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Immigration questions for Sean Bielat

Sean Bielat is the tea parties favorite who's challenging Barney Frank for Congress from Massachusetts. His immigration position follows [1], followed by some questions for him. In the following, each number in parens indicates a question below. I'll invite him via Twitter [2] to answer these questions, and the reader is invited to do the same: @SeanBielat.

I believe in an America that protects our citizens' civil liberties (see #1) and our borders. The federal government's negligence on immigration and border security makes everyone less safe and more vulnerable.

Workers deserve the protections granted under law and employers need to rely on a ready workforce to keep their businesses and our economy strong. Thoughtful immigration reform (see #2) must do the following:

* Secure our borders to seal out terrorists, drug gangs and human traffickers (see #3)
* Recognize and address the special burden on border states
* Welcome documented workers who keep our economy strong and contribute to our social fabric (see #4, #5, & #6)
* Investigate immigration status only if someone is stopped for other violations; Americans, regardless of their ethnicity, must never feel as though their country does not welcome them. (see #1)

And, here are my questions based on the above:

#1: That seems to be generally supportive of the Arizona law (as it's been amended). Is that correct? On a sidenote, how have the Border Patrol and similar agencies in other countries been able to successfully determine whether someone is likely a citizen or not in literally millions of cases for decades, all without violating someone's rights? When will you be asking opponents of the Arizona law that question?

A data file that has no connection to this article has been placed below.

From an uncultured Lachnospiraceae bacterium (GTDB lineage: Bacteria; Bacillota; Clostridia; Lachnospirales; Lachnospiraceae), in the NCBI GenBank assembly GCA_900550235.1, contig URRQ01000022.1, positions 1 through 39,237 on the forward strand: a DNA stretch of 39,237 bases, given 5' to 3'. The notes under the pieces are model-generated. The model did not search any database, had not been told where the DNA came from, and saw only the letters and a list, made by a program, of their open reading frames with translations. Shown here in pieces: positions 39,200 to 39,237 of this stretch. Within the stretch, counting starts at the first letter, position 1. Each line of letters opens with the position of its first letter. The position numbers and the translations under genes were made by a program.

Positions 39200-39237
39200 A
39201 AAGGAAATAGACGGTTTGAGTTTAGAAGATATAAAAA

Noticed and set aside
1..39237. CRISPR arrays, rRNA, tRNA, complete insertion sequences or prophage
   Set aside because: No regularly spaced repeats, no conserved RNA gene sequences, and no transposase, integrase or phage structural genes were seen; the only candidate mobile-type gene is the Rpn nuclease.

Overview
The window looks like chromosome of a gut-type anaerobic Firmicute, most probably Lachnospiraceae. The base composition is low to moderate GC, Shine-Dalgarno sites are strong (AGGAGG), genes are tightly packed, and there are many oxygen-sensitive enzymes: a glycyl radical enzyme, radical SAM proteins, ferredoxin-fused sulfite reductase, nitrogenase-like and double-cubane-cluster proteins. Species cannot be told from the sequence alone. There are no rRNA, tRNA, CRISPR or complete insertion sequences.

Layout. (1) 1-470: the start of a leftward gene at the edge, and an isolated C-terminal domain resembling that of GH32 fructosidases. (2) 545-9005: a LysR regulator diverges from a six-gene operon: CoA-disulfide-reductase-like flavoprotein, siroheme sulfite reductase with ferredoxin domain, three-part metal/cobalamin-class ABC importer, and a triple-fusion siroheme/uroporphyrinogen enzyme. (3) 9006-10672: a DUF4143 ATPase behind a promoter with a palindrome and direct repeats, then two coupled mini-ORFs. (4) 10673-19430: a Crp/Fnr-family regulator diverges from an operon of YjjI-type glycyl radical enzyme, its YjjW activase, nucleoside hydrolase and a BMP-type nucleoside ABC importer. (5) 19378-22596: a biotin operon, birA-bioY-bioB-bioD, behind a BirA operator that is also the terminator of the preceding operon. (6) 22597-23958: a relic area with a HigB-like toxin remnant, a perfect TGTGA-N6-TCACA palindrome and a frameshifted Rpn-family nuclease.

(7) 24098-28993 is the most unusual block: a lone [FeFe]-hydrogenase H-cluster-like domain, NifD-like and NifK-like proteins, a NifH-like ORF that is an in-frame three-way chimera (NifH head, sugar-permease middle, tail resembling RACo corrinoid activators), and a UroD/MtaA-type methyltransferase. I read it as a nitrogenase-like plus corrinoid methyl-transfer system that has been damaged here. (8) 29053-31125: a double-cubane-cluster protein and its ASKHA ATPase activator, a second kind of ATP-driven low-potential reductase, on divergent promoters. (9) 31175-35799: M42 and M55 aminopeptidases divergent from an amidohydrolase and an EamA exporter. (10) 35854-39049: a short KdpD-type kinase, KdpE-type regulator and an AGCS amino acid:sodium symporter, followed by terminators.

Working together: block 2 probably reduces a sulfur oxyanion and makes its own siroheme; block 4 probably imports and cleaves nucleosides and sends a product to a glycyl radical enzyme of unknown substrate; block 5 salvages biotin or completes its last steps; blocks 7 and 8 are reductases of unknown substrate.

#2: From that can we assume that you support comprehensive immigration reform? Note that I'm not asking whether you support "amnesty" (see reform not amnesty), just whether you'd support some form of CIR.

#3: And, how exactly would you do that? For instance, under CIR it would take 5 to 10 years to do FBI-level background checks on the 10 million or so who could be covered by CIR. How could you weed out terrorists if only light background checks are done that only rely on information provided by the Mexican government and similar entities?

#4: Do you agree that some "documented workers" who aren't criminals or terrorists can still have a negative impact on our "social fabric"? For instance, many Mexicans have ideas that aren't exactly conducive to assimilation. They also form a power base within our country for the far-left, the Democrats, and the Mexican government. What exactly would you do about that?

#5: Can we assume that you support some form of guest workers program? What general form would that take? What would you do about the fact that to a good extent such programs are shams? That is, employers could find Americans if they really wanted but they don't for various reasons. Would you give in to them, or stand up to them? Would you discuss $50/hour lettuce picking jobs, or would you call corrupt growers on crops rotting in the fields?

#6: Finally, how would you deal with the fact that "guest" workers will have U.S. citizen children? The far-left strongly opposes most immigration enforcement, and they do so even more strongly when it involves mixed-status families. What do you intend to do about the fact that it will be hard to deport "guests" who have U.S. citizen children?

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[1] From seanbielat.org/time-new-voice#Immigration

[2] I tweeted him a few days ago asking him the question in #6 above, and he replied that answering such questions in just a 140 character tweet is difficult. Thus, this opportunity for him to clarify his position.

Other tags: question authority

Mon, 10/25/2010 - 08:10 · Importance: 4